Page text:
A randomized double blind controlled assessment of levobupivacaine alone and combination of levobupivacaine with ketamine in subcutaneous infiltration for postoperative analgesiaAuthor(s):
Dr. G Bhavani and Dr. Ravinder BAbstract:
Aim: Levobupivacaine alone versus levobupivacaine with ketamine in subcutaneous infiltration for postoperative analgesia in lower segment cesarean section.
Material and Methods: A randomized double blind controlled study conducted in the Department of Anaesthesia, RVM institute of medical sciences & research centre, India for the period of 1 year. A total of 60 adult parturients of Physical status II or III as per the American society of anaesthesiologists (ASA) without any medical or obstetrical problems, and scheduled for cesarean section under spinal anesthesia were included in this study. Parturients were randomized to one of the two groups (30 each) according to computer-generated random numbers kept in separate, sealed, and numbered envelopes. Group A parturients received subcutaneous surgical wound infiltration with a solution of 0.5% levobupivacaine at 2 mg/kg body weight (rounded to nearest multiple of 10) to a maximum of 150 mg (maximum safe dose) diluted with normal saline to a total of 32 ml. Group B parturients received subcutaneous surgical wound infiltration with a solution of 0.5% levobupivacaine 2 mg/kg body weight (rounded to nearest multiple of 10) to a maximum of 150 mg plus ketamine 1 mg/kg body weight diluted with normal saline to a total volume of 32 ml. The primary outcome, postoperative pain relief was measured using the VAS scale and the total analgesic consumption during the 24 hours postoperative period. The secondary outcome, that is, patient satisfaction score (PSS) was assessed postoperatively at 24 hours and was subjectively graded as: Excellent (4), Good (3), Moderate (2), Poor (1).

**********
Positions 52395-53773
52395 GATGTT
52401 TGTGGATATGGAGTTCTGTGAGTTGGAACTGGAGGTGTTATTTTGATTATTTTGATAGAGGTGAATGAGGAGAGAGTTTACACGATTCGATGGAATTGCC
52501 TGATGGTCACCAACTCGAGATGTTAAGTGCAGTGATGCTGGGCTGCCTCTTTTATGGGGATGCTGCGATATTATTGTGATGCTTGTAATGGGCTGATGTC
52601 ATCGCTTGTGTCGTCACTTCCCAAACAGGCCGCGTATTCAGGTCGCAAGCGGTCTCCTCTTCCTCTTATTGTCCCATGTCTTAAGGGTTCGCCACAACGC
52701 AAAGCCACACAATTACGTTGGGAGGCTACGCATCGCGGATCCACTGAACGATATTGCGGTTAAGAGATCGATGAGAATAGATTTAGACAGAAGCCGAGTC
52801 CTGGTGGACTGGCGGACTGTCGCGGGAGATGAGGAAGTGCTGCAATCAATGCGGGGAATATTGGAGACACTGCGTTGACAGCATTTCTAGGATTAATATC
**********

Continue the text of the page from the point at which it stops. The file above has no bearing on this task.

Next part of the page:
Results: The zero hour (baseline) mean heart rates were comparable between groups A and B (P=0.891). The mean heart rate of group A was higher than that of group B which was statistically insignificant at majority of the time points except at 4th and 6th hour post-operative. The intra group comparison of mean heart rate showed a gradual decrease in values across time in both the groups but was more prominent in group B. Correspondingly, parturients in group A had higher mean VAS scores than those in group B at all-time intervals and statistically significant difference were observed at 1, 4, 6, and 12 hours. The mean time to FRA of group A was at 3.43 ± 2.35 hours (188 mins) while that of group B was at 5.02±2.42 hours (279 mins). This difference was statistically significant (P=0.041). Thus, parturients in Group B complained of pain 1.8 hours later than the parturients in group A. In group B with ketamine as an adjuvant to levobupivacaine, only 45.83% of the parturients demanded rescue analgesia, whereas nearly 95.83% of the parturients needed rescue analgesia in group A which received levobupivacaine alone. Parturients in group A consumed a mean total opioid dose of 96.22±39.11 mg in 24 hours compared to 60.72±20.77 mg in group B. Thus, statistically significant higher opioid consumption was observed in group A than in group B (P=0.002). There were 6.67% parturient in Group A compared to 21.67% in Group B in whom the PSS was of excellent quality and 23.33% in Group A and 40% in Group B graded the PSS with good quality. Thus, the difference in patient satisfaction score was statistically significant between the two groups (P=0.009).
Conclusion: We concluded that the ketamine is an effective adjunct modality to levobupivacaine for local wound infiltration in terms of superior pain relief, lesser need for rescue opioid analgesia, and no major side effects.DOI: 10.22271/27069567.2021.v3.i2i.393Pages: 612-616 | Views: 190 | Downloads: 90Download Full Article: Click Here
How to cite this article:
Dr. G Bhavani, Dr. Ravinder B. A randomized double blind controlled assessment of levobupivacaine alone and combination of levobupivacaine with ketamine in subcutaneous infiltration for postoperative analgesia
. Int J Adv Res Med 2021;3(2):612-616. DOI: 10.22271/27069567.2021.v3.i2i.393